Catholic Faith: Blog
This Catholic Faith Blog is Maintained by the Catholic Rebuttals Research Team. Here You Will Find Responses to Reader's Questions, Catholic Commentary and Other Resources!
Have you ever thought about the popular phrases we use to communicate a sense of certainty to others? Things like, “What I’m about to tell you, you can take it to the bank." Some others are, “Trust me, what I’m telling you is the truth,” or “Just take my word for it." When we attempt to communicate the seriousness of what we are saying, and we want our listener to receive our thoughts as accurate, we usually pour our emotions into the mix. We give it our all – we swing for the fences.
Jesus Christ was no different. He was very emotional when he spoke. Due to His divinity and His humanity, He knows us better than we know ourselves; therefore, Jesus used emotionally charged body language to communicate the importance of his words. For instance, when He flipped over the money tables at the temple, and said that they were using His Father’s House for a den of thieves. I’m sure He got their attention pretty quickly, after money went crashing to the floor.
Jesus also used specific phrases to capture His audience's attention, but more importantly, to help them realize, the importance of what He was saying. Our contemporary “…take it to the bank;” was most likely predeceased with ‘amen,’ in the Bible. ‘Amen’ is a derivative from the Hebrew verb aman, which means "to strengthen" or "Confirm". The verb form of the word ‘amen,’ can take on different meanings, such as: to take care, to be faithful, reliable or established, or to believe someone or something. In short, it means “so be it,” and it is used more than a hundred times throughout the Old Testament. It is used to end or confirm the prayers of Israel, see (1 Chron 16:36, Neh 8:6). It is used at the end of each of the first four books of Psalms, see (Psalms 41:13, 72:19; 89:52, 106:48).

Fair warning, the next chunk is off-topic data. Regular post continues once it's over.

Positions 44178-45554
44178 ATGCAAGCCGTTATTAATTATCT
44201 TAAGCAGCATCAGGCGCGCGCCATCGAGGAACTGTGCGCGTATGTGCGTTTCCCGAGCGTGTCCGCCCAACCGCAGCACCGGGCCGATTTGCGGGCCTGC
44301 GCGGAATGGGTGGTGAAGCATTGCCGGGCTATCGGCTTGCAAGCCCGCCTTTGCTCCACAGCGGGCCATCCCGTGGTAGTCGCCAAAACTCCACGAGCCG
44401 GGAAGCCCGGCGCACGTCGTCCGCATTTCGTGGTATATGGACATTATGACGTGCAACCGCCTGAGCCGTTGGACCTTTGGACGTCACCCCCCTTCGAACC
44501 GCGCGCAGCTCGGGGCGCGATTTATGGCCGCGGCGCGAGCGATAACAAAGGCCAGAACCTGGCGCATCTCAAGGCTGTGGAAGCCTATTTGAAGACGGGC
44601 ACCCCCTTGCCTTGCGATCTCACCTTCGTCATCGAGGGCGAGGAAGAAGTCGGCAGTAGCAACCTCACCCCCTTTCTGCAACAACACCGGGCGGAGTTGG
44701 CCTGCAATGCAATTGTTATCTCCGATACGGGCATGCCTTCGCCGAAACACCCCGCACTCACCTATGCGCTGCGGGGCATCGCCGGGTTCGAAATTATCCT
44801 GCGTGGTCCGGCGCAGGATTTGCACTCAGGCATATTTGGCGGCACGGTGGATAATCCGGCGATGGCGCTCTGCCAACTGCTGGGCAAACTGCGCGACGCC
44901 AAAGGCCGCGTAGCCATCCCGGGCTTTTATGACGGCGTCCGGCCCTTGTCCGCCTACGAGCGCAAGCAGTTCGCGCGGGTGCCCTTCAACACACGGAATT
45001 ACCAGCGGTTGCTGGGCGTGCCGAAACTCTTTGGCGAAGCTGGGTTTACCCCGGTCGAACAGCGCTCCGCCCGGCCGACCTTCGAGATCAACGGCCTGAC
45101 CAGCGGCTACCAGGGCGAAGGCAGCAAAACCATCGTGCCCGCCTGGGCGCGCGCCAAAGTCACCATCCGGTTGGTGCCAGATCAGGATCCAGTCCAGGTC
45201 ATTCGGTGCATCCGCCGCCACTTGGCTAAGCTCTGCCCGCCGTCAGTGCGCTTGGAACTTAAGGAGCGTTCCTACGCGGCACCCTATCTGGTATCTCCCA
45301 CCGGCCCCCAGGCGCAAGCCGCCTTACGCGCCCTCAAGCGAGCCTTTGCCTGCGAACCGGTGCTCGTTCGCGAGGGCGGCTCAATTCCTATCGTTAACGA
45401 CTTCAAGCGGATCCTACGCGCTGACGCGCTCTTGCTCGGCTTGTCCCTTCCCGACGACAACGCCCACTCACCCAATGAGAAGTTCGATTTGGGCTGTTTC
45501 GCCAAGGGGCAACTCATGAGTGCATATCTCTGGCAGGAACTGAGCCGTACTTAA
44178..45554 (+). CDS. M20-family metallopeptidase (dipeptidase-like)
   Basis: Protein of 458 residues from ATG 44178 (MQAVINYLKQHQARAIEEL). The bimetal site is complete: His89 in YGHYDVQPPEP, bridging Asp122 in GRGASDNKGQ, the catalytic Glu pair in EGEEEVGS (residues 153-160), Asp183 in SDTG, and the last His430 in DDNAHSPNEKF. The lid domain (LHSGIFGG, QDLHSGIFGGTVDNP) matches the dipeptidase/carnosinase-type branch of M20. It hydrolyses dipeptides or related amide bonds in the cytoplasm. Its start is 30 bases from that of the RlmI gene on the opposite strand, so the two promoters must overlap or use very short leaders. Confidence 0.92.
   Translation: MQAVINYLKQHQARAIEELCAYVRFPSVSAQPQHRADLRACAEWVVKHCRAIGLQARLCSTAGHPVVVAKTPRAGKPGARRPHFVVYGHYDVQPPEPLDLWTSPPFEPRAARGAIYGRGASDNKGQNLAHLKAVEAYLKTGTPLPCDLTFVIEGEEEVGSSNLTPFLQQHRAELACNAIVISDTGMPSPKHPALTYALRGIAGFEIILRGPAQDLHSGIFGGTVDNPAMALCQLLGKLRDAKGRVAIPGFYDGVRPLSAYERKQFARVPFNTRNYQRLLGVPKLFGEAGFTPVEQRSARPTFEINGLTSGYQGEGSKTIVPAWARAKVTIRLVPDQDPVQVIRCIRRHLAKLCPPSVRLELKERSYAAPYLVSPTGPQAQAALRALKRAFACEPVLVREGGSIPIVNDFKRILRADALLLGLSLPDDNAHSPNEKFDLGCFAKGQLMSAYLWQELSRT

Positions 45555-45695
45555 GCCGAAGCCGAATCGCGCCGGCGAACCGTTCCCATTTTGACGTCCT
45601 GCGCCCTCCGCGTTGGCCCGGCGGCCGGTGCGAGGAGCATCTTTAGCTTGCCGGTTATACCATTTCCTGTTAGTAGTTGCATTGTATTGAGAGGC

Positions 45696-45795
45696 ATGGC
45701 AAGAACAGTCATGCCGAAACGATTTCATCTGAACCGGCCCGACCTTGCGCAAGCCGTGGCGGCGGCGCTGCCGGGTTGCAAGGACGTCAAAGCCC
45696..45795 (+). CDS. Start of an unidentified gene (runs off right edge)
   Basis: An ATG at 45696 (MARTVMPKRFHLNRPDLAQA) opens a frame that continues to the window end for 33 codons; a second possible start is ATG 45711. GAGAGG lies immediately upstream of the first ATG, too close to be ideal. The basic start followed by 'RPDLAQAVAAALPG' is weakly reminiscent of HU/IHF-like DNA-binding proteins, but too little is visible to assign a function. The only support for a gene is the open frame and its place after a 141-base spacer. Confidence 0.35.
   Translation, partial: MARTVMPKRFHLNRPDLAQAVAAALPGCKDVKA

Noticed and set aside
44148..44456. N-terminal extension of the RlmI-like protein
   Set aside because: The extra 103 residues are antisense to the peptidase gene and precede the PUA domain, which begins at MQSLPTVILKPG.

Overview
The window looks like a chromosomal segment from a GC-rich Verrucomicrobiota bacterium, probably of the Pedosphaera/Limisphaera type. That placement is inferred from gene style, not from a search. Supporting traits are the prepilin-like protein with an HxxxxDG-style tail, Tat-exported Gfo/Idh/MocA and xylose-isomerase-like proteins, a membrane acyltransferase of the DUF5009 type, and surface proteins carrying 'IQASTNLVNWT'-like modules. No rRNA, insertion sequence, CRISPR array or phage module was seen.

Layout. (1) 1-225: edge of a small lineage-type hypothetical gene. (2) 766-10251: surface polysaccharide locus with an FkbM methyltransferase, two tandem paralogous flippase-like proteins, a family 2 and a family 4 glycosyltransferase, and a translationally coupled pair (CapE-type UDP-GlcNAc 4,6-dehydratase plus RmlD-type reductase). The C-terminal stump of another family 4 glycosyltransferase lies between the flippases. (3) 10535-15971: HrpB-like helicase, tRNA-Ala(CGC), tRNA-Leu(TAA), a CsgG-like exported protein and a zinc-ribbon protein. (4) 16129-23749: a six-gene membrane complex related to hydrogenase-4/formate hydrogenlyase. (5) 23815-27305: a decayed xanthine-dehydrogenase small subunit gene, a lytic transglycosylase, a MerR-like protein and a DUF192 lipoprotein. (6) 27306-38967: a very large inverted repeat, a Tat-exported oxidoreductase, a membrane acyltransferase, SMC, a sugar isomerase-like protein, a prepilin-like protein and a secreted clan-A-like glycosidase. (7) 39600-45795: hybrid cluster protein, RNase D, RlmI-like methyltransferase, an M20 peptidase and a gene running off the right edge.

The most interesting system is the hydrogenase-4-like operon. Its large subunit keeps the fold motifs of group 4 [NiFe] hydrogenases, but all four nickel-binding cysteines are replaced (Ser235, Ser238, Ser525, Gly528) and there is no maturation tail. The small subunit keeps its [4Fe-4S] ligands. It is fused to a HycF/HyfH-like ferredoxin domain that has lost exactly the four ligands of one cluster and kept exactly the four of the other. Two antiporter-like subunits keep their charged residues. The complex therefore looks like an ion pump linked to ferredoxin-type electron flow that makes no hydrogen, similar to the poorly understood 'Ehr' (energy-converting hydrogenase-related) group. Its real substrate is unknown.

‘Amen’ has other meanings also; it is used as a proclamation, to assure God is the ultimate ‘Amen,’ and He is the epitome of trustworthiness and faithfulness. ‘Amen’ can be used as an oath, to bind the contract between people, see (Isa 65:16; see also Rev 3:14). Jesus’ alliterative of ‘amen’ in the Gospel of John seems to be an assertion that His words are certainly true.
So, when Jesus uses the term, “Amen, Amen I say to you,” or “Truly, Truly,” (some translations use, “Verily, Verily”) we can be sure what follows these introductions is extremely important and true. Would you not agree?
In the gospel of John, chapter 6:22-59, known as, The Bread of Life Discourse, Jesus uses a double ‘amen,’ as a way to grab his disciple’s attention. Keep in mind, what he is about to say is a crucial teaching of his - there is no negotiation on this command. Pay attention as I lay the details out for you…
The Walk to Emmaus, found in Luke 24:13-35, takes my points even further. Take notice in verses 30 - 35 how their eyes were opened at the breaking of the bread, which Jesus had blessed. Why did their eyes finally open to the truth?
The Holy Eucharist is truly, truly, the real presence of our Savior Jesus the Christ.
May God bless you all.